Does the Oral Administration of Ginger Reduce Chemotherapy-Induced Nausea and Vomiting?: A Meta-analysis of 10 Randomized Controlled Trials.
Cancer Nurs. 2018 Oct 6. Epub 2018 Oct 6. PMID: 30299420
Wen P Chang
BACKGROUND: Preclinical tests in animals have shown that ginger extract can be used to treat chemotherapy-induced nausea and vomiting (CINV); however, research findings in clinical trials have not been conclusive.
OBJECTIVE: Through this meta-analysis, we aimed to determine whether ginger could be used to treat CINV, which was interpreted using the PICOS (patient, problem/population, intervention, comparison, outcome, study) framework, with P being patients who underwent chemotherapy; I being 0.5 to 2.0 g/d of Zingiberaceae, Zintoma, dry ginger, ginger capsules, powdered ginger root, Zingiber officinale Roscoe, ginger extract, powdered ginger, 6-gingerol, or shogalos; C being placebo or standard care; and O being the relief, reduction, or improvement of CINV.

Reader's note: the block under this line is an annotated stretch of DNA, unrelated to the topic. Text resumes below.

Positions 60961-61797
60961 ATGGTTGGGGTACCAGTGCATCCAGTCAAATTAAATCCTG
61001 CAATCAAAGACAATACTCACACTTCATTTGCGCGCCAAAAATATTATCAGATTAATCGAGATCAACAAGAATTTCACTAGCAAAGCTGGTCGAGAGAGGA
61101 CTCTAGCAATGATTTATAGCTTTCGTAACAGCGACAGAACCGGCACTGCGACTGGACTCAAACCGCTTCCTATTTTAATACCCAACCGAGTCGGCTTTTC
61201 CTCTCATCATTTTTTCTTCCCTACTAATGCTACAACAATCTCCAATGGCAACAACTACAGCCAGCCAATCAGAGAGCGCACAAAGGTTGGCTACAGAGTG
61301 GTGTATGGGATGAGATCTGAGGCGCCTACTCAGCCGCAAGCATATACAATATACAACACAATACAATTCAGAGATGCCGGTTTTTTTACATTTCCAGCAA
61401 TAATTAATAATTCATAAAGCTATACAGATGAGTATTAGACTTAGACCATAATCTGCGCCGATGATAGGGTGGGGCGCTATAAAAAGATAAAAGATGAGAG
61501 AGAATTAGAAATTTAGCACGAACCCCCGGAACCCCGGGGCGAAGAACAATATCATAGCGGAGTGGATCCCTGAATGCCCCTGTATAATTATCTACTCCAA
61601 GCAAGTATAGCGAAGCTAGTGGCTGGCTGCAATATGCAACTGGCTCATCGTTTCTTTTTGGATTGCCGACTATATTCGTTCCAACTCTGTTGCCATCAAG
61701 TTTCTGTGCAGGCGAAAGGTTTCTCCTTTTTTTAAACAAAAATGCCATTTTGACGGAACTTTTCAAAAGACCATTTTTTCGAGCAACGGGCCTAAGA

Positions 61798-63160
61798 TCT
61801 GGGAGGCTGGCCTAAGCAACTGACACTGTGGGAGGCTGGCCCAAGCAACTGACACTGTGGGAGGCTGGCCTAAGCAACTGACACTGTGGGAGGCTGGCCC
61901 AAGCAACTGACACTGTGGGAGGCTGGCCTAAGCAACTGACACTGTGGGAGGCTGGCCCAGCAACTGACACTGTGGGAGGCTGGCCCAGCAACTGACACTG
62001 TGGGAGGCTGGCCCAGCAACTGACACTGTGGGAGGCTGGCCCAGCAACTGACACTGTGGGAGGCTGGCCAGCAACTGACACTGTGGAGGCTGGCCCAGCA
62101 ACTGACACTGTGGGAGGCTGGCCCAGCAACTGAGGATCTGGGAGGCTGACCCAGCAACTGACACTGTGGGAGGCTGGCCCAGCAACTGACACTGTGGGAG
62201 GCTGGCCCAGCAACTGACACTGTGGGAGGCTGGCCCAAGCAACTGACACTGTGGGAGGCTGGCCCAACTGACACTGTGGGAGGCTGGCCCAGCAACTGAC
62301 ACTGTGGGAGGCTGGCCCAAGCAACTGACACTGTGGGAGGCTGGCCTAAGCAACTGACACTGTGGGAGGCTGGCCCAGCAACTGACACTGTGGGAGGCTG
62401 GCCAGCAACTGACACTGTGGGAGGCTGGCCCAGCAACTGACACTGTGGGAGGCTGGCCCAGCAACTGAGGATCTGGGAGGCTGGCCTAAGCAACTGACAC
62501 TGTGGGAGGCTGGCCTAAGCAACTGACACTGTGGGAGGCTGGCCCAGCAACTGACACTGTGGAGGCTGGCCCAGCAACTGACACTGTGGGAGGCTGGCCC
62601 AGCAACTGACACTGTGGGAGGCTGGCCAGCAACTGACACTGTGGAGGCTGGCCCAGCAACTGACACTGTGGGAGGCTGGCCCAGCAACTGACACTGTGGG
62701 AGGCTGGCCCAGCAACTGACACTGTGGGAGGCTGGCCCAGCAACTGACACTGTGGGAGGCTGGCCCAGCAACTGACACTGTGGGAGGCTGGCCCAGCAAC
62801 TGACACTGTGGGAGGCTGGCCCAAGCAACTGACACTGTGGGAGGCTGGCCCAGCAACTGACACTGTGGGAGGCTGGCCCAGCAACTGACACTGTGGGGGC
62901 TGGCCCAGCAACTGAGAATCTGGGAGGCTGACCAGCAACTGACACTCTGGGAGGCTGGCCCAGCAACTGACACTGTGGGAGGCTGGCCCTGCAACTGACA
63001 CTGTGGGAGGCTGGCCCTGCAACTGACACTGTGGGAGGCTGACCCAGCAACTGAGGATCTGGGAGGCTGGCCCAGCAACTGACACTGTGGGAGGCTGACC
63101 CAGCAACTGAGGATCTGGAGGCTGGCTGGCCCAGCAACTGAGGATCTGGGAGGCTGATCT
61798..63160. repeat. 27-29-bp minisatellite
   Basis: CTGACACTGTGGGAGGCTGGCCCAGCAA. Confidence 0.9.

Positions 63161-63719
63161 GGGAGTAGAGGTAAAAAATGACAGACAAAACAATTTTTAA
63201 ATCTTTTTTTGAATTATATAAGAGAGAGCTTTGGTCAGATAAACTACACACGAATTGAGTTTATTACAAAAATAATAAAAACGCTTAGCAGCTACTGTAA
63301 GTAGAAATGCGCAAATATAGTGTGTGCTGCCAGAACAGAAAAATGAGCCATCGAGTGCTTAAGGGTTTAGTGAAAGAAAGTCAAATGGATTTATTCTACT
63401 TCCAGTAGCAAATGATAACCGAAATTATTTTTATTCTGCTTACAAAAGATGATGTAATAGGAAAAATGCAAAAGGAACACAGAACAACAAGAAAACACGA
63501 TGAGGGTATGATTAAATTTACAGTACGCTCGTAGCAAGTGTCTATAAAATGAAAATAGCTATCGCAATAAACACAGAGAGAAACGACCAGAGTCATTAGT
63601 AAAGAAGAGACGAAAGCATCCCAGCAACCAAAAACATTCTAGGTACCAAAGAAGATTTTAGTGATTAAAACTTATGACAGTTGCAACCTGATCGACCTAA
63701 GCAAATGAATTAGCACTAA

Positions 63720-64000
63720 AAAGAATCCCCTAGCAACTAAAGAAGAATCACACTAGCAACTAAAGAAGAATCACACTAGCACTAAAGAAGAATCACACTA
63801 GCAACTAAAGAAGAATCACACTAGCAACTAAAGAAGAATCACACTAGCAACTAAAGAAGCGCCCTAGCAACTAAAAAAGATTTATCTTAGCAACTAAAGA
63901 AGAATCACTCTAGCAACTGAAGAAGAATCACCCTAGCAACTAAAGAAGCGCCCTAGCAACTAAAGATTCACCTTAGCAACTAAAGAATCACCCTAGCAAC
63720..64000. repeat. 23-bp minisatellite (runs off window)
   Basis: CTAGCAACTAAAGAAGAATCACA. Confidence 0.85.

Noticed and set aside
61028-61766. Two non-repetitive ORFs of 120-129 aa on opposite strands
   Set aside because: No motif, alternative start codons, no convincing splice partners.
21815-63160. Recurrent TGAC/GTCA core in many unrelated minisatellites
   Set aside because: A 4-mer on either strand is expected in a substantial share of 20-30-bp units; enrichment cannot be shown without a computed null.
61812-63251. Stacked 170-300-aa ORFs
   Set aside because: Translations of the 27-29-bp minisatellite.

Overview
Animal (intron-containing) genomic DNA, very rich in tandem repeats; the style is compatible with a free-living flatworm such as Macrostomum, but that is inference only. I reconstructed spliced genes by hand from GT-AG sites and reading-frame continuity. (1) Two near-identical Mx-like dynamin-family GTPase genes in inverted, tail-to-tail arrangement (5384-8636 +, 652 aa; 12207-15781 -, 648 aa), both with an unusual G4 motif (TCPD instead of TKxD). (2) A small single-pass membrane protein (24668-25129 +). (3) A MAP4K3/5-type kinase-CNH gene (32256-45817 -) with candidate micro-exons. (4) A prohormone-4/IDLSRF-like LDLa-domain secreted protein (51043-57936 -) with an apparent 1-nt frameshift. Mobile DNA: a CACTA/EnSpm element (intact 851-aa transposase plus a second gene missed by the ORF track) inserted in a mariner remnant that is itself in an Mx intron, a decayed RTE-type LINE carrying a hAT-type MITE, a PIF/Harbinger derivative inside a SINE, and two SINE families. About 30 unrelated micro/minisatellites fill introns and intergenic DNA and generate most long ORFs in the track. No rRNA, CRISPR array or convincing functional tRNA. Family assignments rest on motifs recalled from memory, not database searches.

METHOD: Via systematic literature review, we searched for studies in English from 2000 to 2017 in databases. We conducted a meta-analysis using Comprehensive Meta-analysis 2 on a total of 10 studies with complete data.
RESULTS: The odds ratio (OR) of ginger in controlling CINV was 0.71 (95% confidence interval [CI], 0.54-0.94; P = .015). Heterogeneity existed among the samples; therefore, we proceeded with a subgroup analysis and divided nausea and vomiting into acute or delayed. The results revealed that ginger could only reduce acute CINV in patients (OR, 0.60; 95% CI, 0.42-0.86; P = .006), particularly acute vomiting (OR, 0.58; 95% CI, 0.37-0.94; P = .025).
CONCLUSIONS: Ginger displayed significant efficacy with regard to controlling CINV in the experimental groups.
IMPLICATIONS FOR PRACTICE: Our results could provide a reference for antiemetic methods to treat CINV and facilitate support for more clinical trials in the future to establish relevant guidelines.